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Activity: Electrostatic Forces

NGSS Science and Engineering Practices:

NGSS Crosscutting Concepts:

NGSS Disciplinary Core Ideas:

Materials

  • Hard-rubber comb
  • Glass rod
  • Piece of silk or nylon
  • Two pieces of polystyrene foam
  • Two pieces of string or thread
  • Ring stand and ring
  • Aluminum foil
  • Paper
  • Towel

 

Procedure

Safety Note: Electrostatic forces are very sensitive to the environment. As you conduct this activity, be careful not to get fingerprints on the materials. Do not allow the materials to touch your clothing. Make sure classroom windows are closed. Because humidity greatly affects electrostatic forces, conduct the activity in an air-conditioned room. Do not conduct this activity on a metal table. You may have to repeat each step several times, taking these precautions each time.

  1. Clean the hard-rubber comb and glass rob. Remove all of the water with a towel.
     
  2. Tear up the paper into tiny pieces. Make a small pile of the pieces of paper.
    1. Produce a negative (–) charge on the comb by rapidly passing it through dry, greaseless hair (straight hair works best). Bring the charged comb near the pile. Record what you observe.
    2. Produce a positive (+) charge on a glass rod by rapidly rubbing it with silk or nylon. Bring the charged rod near the pile. Record what you observe.
       
  3. Set up the ring stand and hanging objects.
    1. Attach the ring stand and ring.
    2. Tie one of the pieces of polystyrene foam to a piece of string. Tie a small strip of aluminum foil to the other piece of string.
    3. Tie the strings to opposite sides of the ring. The objects should hang at the same height.
       
  4. Observe how negatively charged objects interact. Record all of your observations.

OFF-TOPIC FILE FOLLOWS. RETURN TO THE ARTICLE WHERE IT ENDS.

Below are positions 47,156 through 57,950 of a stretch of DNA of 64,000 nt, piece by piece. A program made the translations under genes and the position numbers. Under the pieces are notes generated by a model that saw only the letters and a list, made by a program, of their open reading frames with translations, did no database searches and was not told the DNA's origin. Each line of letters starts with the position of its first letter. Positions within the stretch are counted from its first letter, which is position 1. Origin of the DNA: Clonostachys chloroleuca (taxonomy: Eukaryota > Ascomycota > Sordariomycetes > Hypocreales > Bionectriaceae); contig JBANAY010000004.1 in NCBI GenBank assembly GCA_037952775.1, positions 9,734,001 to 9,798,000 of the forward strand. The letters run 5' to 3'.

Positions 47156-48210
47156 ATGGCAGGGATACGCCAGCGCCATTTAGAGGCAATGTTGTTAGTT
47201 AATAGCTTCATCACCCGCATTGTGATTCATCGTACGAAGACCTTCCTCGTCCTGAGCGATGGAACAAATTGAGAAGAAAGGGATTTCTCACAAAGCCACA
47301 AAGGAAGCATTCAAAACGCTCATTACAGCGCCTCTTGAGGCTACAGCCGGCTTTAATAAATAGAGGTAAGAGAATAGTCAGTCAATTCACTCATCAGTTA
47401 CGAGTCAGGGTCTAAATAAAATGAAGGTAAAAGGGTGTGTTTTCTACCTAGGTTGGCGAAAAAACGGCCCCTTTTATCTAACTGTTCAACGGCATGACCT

1. Charge the comb (–) and bring it near the polystyrene foam piece.
    2. Charge the comb (–) and bring it near the foil piece. 
    3. Give both the polystyrene foam and the foil a negative (–) charge with the comb by touching them with a charged (–) comb.
      1. Re-charge the comb (–) and again bring it near the polystyrene foam and the foil. 
      2. Bring the charged polystyrene foam and foil as close as you can without touching. 
    4. Discharge the polystyrene foam and foil by touching them with your hand.
       
  5. Observe how positively charged objects interact. Record all of your observations.
    1. Charge the glass rod (+).
    2. Repeat procedures 3 c and d with the charged glass rod.
       
  6. Observe how different positively and negatively charged objects interact. Record all of your observations.
    1. Give the foil a negative (–) charge with the comb and the polystyrene foam a positive (+) charge with the glass rod.
    2. Bring the polystyrene foam and foil as close together as you can without touching.
       
  7. Observe how objects that are the same except for their charge interact. Record all of your observations.
    1. Replace the foil with a second piece of polystyrene foam.
    2. Give one of the polystyrene foam pieces a negative (–) charge with the comb and the second a positive (+) charge with the glass rod.
    3. Bring the two polystyrene foam pieces as close together as you can without touching.
Activity Questions: 
  1. How did your group’s results compare with the results of other groups in your class?
     
  2. What charge, if any, was on the polystyrene foam, the foil, and the tiny pieces of paper before electrical charges were brought near them? What is the reasoning for your answer?
     
  3. What charge, if any, was on the polystyrene foam and the foil after the electrical charges touched them? What is the reasoning for your answer?
     
  4. Describe the interaction between each pair of materials you used. Use the terms attract, repel, and no attraction.
     
  5. If your materials did not react as predicted, why do you think this may be?  What could you do differently?
     
  6. Describe the interaction of
    1. like charges
    2. unlike charges

Table of Contents:

Exploring Our Fluid Earth, a product of the Curriculum Research & Development Group (CRDG), College of Education. University of Hawaii, 2011. This document may be freely reproduced and distributed for non-profit educational purposes.